The new Tate Sensorium project will allow visitors to London’s Tate Britain gallery to engage with its works in a “multi sensory” way, with sound, taste and touch used to highlight different aspects of each painting. The piece is the winner of the Tate’s annual IK Prize, which looks for proposals on how technology can be used to enable people to discover and enjoy art in innovative ways.
Created by London-based studio Flying Object, Tate Sensorium looks to “explore the way the senses interrelate to influence our overall gallery experience” according to the Tate, and will feature four paintings: Francis Bacon, Figure in a Landscape, 1945; David Bomberg, In the Hold c.1913-1914; Richard Hamilton, Interior II 1964 and John Latham, Full Stop 1961. These will be displayed with components such as 3D sound technology, a perfume release system and touchless haptics, to give the sensation of tactility in the works.
Tate Sensorium will be on display at Tate Britain from 26 August – 20 September 2015.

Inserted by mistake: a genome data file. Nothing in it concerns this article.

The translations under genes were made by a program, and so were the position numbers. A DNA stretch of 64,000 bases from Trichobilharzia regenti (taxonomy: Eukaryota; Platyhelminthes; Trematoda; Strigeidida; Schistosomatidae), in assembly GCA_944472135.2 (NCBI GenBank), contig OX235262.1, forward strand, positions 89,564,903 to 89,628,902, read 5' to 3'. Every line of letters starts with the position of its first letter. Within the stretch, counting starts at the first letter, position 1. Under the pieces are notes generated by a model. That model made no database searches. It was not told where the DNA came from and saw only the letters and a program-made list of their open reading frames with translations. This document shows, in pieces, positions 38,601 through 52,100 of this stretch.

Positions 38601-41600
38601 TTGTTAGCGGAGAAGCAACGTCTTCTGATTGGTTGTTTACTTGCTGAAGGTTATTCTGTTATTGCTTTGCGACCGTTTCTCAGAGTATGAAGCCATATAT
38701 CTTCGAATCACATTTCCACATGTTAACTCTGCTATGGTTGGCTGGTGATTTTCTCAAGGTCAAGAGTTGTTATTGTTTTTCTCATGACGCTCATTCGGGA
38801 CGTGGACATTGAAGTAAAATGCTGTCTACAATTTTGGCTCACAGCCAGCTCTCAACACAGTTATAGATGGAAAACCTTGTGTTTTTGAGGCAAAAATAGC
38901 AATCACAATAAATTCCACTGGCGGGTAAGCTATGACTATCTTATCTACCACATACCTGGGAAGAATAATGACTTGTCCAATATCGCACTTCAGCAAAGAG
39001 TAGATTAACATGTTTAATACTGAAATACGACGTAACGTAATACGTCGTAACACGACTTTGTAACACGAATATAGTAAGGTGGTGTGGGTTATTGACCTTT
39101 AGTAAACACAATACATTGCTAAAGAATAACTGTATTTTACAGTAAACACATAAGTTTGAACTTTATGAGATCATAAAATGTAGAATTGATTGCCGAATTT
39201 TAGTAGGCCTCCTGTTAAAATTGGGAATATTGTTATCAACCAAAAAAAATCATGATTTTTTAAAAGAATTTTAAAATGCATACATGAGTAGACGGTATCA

- Mikey Please takes us behind the scenes, and the backlash, of the Bake Off trailer
- From New York to Springfield, it's Best of the Web
- Taschen releases two volumes of National Geographic’s best photographs from the past 125 years
- Simon Landrein takes Dan Croll down the rabbit hole in his animated video for Tokyo
- Thomas Duffield on photographing his dad’s hidden heroin addiction
- Parker Day's lurid colours and grotesque characters elevate identity and fantasy (NSFW)
- Hate the iPhone X notch? There’s an app for that
- Lisa Simpson’s bookshelf: from the curator of Instagram’s Simpsons Library
- Biplab Hazra’s photo of elephants being attacked by mob wins Sanctuary prize
- Michael Bierut: 13 ways of looking at a typeface
- Uncle Ginger uses hypnotic shapes to animate the facts and feelings of bipolar disorder
- Michel Gondry’s John Lewis Christmas advert – Moz the Monster – is unveiled